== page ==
Nicklas also favoured wearing odds socks.

by Stuart Moriarty-Patten

Bendtner ambushed

Niklas Bendtner’s £80,000 fine and suspension for displaying his underwear bearing the name of a book maker certainly raised an eyebrow or two, especially in comparison to the relatively light fines handed out by UEFA for racist related offences.  In 2008, Croatia received a fine of around £10,000 after their fans were found guilty of racist chanting.  A similar charge saw Sporting Lisbon fined around £16,000 earlier this year.  Bur Bendtner is not the first to fall foul of the football authorities strict protection of the interests of their main sponsors, and he may consider he got off fairly lightly.  In 2006, over 1,000 Dutch fans were made to watch a game in their underpants after being forced to remove their orange lederhosen that bore a brewers name that was a rival to one of the official sponsors of the World Cup; and in the 2010 tournament, wearing dresses made by the same brewery, saw 36 female Dutch fans being ejected from a South African stadium.  Two of the women were arrested and held for 33 hours before being charged with contravening laws that had been specially drawn up for the World Cup.

England shutting up the whiners

England in their role of plucky underdogs have pretty much defied everyone’s expectations, including Hodgson’s, by not only qualifying for the next round, but also finishing top of the group, three points ahead of France.  However, if you tune in to the phone in shows and chatrooms, that’s not enough for most.  Merely winning is not good enough, but seemingly the team has to do it in style.  Moan after moan about England not playing stylish football clogs up the airwaves (especially from professional whiner Alan Green) and the internet.

I’m totally baffled by this.  Sure it would be nice if England could play like Spain, or Brazil 1970, but we don’t have the players, and Hodgson didn’t have the time for preparation.  Instead he’s doing a decent job with a team that was widely written off before the tournament, and for that, after the debacle of the 2010 World Cup, I for one am grateful.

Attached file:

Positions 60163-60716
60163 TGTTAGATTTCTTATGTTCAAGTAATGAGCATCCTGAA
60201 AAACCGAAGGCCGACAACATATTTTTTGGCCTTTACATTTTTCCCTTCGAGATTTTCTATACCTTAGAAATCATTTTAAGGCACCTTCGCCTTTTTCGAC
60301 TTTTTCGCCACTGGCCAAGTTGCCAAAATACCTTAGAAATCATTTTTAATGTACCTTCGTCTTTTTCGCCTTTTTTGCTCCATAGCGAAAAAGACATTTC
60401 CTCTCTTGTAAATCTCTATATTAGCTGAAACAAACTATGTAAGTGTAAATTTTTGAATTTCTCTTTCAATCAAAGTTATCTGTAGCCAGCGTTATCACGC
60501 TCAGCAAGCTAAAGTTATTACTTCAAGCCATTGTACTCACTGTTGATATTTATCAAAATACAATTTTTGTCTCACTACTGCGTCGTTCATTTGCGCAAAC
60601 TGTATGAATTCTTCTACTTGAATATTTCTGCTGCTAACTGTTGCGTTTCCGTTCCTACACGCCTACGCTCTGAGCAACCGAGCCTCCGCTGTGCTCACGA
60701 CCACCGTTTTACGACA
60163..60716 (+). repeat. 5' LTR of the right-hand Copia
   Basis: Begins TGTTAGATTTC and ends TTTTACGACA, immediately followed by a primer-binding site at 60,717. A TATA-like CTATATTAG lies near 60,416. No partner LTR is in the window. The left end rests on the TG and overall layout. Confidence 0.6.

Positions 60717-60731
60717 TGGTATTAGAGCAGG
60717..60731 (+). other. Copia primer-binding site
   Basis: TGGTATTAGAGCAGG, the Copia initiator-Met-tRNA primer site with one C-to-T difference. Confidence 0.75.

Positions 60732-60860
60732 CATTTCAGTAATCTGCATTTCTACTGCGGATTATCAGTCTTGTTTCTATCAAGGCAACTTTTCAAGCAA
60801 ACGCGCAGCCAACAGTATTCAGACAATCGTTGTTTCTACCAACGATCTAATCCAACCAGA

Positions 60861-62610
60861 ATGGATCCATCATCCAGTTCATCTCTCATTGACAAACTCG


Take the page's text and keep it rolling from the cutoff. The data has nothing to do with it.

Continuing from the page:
Is goal line technology a necessity?

Another game with a ‘ghost goal’ and the incessant cry for goal line technology raises its head again.  FIFA’s Blatter has come out and said it is now a necessity but UEFA’s Platini has been more reserved.  His argument is not with goal line technology, but the introduction of technology, and the fact that once it is here it will creep into all the areas of the game where contentious decisions are made.  Penalty? Off-side? Throw in? Its Platini’s concern that they will all become open to review by camera, and the game will become so stop-start that it won’t be the game we love now.  Also imagine the pressure the referees would be under to have every decision reviewed.  They are already surrounded by a baying mob every time they make a difficult decision.  Picture the scenes if the players felt they could get a decision changed.

Ukraine’s non-goal is a perfect example of what Platini is concerned about.  If technology was in place and the goal was allowed, then England would have been justified in complaining about the Ukraine player who was offside in the build-up to the goal.  A few similar scenarios and the cry for offsides to be reviewed would have to be listened to, and gradually Platini’s concerns could well come to fruition.

Anyway, don’t we watch football to be entertained and get our passions stirred, and let’s be honest, a bad refereeing decision is one of the things in football that stirs people up.

Are Spain in danger of losing their way?

Despite being unbeaten and finishing top of their group, and winning 16 of their last 17 tournament games, questions are being raised whether Spain seem to be in danger of passing themselves into a dead end.  Spain have made way more passes than anyone else in the tournament so far, and against Ireland they set a European Championship record when they completed 890 passes in the game.  Yet their failings could be seen against Croatia when they enjoyed two-thirds of the possession and yet could easily have lost against a well organised Croatia, who had two strong penalty shouts turned down and a good chance spurned by Rapatic.  Time and time again a long series of intricate passes by the Spanish ended in nothing as the final ball was intercepted by the Croatians.

Sometimes it appears that Spain need to ask themselves if their passing is serving a purpose in terms of creating chances, or are they getting carried away in attempting to perfect their elaborate and intricate tika taka style of football.

The return of the header

While Spain are busy tika takaing their way into the penalty box, the other teams seemed to have rediscovered the headed goal from a cross, with a remarkable 17 goals having flown in off a header, some 28 per cent of goals scored.  By way of comparison, just 18 per cent of goals at World Cup 2010 were headed, and 19 per cent in the last Euro Championships.  The total is already the joint highest total in a European Championship, level with the 17 headers scored in the whole of the 2004 tournament.

Why is this?  Possibly one reason is the much derided extra officials who parade the touch lines behind the goal.  With the centre halves aware of these extra eyes on their every move, maybe they are now more reluctant to pull shirts, hold arms, etc, to prevent the forward reaching a ball.  True or not, I like to think that these constantly abused officials do actually have a bearing on the running of a game.